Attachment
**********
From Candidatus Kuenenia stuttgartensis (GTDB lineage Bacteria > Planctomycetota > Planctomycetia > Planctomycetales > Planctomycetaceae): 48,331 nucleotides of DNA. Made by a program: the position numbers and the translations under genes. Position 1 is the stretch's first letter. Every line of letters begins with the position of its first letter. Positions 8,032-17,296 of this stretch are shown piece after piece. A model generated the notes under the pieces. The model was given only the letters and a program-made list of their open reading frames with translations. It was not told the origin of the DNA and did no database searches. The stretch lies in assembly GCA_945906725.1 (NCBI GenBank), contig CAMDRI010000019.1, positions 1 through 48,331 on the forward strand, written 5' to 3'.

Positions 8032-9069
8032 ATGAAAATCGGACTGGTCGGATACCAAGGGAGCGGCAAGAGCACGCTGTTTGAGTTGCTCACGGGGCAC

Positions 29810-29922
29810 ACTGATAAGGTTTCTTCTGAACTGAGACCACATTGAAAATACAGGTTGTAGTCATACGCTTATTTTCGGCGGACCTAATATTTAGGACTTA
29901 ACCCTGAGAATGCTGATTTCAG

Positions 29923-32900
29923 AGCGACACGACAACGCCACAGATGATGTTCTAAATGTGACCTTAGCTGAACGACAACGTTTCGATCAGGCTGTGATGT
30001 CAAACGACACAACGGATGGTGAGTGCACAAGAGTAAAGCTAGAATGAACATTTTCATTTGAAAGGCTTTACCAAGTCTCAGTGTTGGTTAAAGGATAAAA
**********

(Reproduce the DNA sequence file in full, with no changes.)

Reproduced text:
From Candidatus Kuenenia stuttgartensis (GTDB lineage Bacteria > Planctomycetota > Planctomycetia > Planctomycetales > Planctomycetaceae): 48,331 nucleotides of DNA. Made by a program: the position numbers and the translations under genes. Position 1 is the stretch's first letter. Every line of letters begins with the position of its first letter. Positions 8,032-17,296 of this stretch are shown piece after piece. A model generated the notes under the pieces. The model was given only the letters and a program-made list of their open reading frames with translations. It was not told the origin of the DNA and did no database searches. The stretch lies in assembly GCA_945906725.1 (NCBI GenBank), contig CAMDRI010000019.1, positions 1 through 48,331 on the forward strand, written 5' to 3'.

Positions 8032-9069
8032 ATGAAAATCGGACTGGTCGGATACCAAGGGAGCGGCAAGAGCACGCTGTTTGAGTTGCTCACGGGGCAC

Positions 29810-29922
29810 ACTGATAAGGTTTCTTCTGAACTGAGACCACATTGAAAATACAGGTTGTAGTCATACGCTTATTTTCGGCGGACCTAATATTTAGGACTTA
29901 ACCCTGAGAATGCTGATTTCAG

Positions 29923-32900
29923 AGCGACACGACAACGCCACAGATGATGTTCTAAATGTGACCTTAGCTGAACGACAACGTTTCGATCAGGCTGTGATGT
30001 CAAACGACACAACGGATGGTGAGTGCACAAGAGTAAAGCTAGAATGAACATTTTCATTTGAAAGGCTTTACCAAGTCTCAGTGTTGGTTAAAGGATAAAA